While our clusters may seem separate, they often work in synch. A manufacturer may need to create 3D prosthetic devices or a heart model. A food and beverage facility might want a 3D prototype design for packaging or a beer tap. In our newest initiative, HVPLAY, recreational industries, gaming, amusement and tourism are producing jobs and innovative partnerships. One example is the new Resorts World Catskills, where healthcare will be offered on campus due to their large number of employees. Our HVEDN encourages business education and training to enhance economic opportunities and seeks to be a bridge between the general public and our network.
Q: What do you say to folks who insist “We need another IBM to ‘save’ our economy”? Aren’t smaller businesses and cottage industries the wave of the future?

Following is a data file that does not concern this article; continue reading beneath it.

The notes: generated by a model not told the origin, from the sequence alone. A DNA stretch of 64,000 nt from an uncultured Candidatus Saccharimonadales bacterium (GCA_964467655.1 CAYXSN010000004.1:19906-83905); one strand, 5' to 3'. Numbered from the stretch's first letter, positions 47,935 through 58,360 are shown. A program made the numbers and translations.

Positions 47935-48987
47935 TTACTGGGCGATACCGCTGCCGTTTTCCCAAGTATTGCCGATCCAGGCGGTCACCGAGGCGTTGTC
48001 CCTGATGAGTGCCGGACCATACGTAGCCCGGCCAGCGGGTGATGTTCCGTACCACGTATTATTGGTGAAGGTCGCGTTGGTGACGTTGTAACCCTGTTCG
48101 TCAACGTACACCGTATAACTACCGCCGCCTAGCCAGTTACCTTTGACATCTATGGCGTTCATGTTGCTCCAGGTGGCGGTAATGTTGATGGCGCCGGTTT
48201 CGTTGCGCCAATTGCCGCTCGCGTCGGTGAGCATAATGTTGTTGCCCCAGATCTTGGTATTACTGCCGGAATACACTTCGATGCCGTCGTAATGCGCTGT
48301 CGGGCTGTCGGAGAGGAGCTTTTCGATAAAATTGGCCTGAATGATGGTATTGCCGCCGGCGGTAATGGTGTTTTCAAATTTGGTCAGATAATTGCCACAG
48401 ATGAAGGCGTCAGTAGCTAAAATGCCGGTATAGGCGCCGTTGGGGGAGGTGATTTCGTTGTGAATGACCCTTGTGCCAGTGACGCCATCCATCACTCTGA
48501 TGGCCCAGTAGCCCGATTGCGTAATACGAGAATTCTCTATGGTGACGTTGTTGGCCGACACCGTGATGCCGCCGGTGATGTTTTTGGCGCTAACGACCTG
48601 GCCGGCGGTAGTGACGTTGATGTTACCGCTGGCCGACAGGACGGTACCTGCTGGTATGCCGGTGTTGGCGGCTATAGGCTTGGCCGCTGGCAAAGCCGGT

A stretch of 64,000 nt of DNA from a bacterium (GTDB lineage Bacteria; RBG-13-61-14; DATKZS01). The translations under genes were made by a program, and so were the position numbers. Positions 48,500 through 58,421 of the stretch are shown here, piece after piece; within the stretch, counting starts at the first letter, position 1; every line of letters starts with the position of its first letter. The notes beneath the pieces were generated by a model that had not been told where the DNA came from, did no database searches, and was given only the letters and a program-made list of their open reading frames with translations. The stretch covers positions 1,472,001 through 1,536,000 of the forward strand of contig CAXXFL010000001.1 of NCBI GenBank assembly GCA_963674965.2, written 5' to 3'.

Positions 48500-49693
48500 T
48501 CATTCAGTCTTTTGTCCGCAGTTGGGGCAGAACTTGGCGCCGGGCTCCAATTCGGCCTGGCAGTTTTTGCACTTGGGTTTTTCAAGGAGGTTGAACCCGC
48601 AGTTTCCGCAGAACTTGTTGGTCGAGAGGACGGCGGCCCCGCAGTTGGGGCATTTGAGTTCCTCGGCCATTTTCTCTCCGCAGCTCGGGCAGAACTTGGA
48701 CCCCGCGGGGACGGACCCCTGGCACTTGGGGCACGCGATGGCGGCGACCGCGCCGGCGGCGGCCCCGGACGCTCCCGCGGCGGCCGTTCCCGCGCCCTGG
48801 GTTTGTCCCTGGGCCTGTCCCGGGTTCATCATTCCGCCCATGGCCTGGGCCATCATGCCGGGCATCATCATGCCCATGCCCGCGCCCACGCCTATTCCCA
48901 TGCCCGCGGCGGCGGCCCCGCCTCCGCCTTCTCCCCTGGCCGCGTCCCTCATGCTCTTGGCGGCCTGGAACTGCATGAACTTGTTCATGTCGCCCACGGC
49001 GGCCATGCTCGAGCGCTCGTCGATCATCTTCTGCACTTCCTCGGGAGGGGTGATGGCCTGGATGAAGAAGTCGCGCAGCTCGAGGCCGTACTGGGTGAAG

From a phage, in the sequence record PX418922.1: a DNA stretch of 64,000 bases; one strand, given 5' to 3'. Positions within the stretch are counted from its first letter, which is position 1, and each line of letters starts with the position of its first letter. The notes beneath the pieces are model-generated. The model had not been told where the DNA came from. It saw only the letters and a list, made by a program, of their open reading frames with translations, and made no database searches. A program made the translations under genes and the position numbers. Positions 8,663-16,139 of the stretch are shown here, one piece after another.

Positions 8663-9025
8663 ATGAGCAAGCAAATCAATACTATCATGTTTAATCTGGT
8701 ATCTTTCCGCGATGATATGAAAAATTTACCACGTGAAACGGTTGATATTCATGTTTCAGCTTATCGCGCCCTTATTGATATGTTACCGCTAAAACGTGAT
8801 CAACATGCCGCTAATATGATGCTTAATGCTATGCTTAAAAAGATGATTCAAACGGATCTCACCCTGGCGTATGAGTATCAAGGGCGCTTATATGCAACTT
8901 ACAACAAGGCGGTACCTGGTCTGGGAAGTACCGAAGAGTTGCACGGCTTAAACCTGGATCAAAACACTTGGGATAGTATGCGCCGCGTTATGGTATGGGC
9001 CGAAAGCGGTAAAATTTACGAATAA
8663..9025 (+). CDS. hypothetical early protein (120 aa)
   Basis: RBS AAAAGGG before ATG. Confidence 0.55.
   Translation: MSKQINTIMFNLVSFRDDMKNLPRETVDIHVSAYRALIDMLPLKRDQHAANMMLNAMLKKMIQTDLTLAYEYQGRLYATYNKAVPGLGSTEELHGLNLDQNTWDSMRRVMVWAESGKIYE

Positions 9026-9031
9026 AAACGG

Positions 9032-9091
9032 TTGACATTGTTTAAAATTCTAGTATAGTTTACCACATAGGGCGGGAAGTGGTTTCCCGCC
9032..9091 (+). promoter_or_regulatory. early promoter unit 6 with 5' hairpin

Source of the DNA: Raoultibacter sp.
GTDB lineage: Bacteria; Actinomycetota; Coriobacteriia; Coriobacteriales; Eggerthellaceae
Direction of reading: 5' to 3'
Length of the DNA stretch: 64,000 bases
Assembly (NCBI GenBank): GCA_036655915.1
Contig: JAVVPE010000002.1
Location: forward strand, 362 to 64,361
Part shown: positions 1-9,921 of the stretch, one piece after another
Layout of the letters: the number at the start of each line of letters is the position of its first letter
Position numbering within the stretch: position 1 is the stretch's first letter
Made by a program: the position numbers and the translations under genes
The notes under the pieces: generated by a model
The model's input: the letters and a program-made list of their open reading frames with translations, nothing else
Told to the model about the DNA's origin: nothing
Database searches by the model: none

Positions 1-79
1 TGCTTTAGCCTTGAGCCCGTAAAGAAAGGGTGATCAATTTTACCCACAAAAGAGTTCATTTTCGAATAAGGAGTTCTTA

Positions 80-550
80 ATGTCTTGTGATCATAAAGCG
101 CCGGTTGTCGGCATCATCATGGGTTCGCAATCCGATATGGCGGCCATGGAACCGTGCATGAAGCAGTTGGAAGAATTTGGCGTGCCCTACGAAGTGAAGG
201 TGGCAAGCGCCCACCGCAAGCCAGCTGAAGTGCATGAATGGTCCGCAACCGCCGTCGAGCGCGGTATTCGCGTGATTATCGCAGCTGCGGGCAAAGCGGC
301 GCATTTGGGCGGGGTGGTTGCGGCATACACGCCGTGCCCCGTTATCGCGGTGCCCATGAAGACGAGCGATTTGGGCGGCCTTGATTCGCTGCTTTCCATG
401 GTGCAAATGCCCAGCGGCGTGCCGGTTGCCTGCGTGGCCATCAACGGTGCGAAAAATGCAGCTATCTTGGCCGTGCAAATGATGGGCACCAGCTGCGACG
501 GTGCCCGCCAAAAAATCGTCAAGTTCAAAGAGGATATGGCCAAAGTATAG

A: The Hudson Valley is different from the way it was in the 70s, 80s, 90s or even the 00s. People feel it, though they can’t always put their finger on why. Before, the Hudson Valley had a few major employers and services that complemented those companies. The Hudson Valley was a classic bedroom community for NYC.
We hosted an event last summer, “Disrupted: The Future of the Hudson Valley Economy,” which focused on regional technologies, the gig economy and how classic models are being challenged. In the past, people got married, bought a home, had kids, and relied on downtown shopping areas. Today, there’s a rise in online shopping. There’s great interest in the types of restaurants and nearby recreational choices. Family makeups are changing. With the gig economy, artificial intelligence, robots, medical advances and other changes, we have to ask what those shifts mean for the Hudson Valley. When we spend time talking, there’s more nuanced thinking about future planning.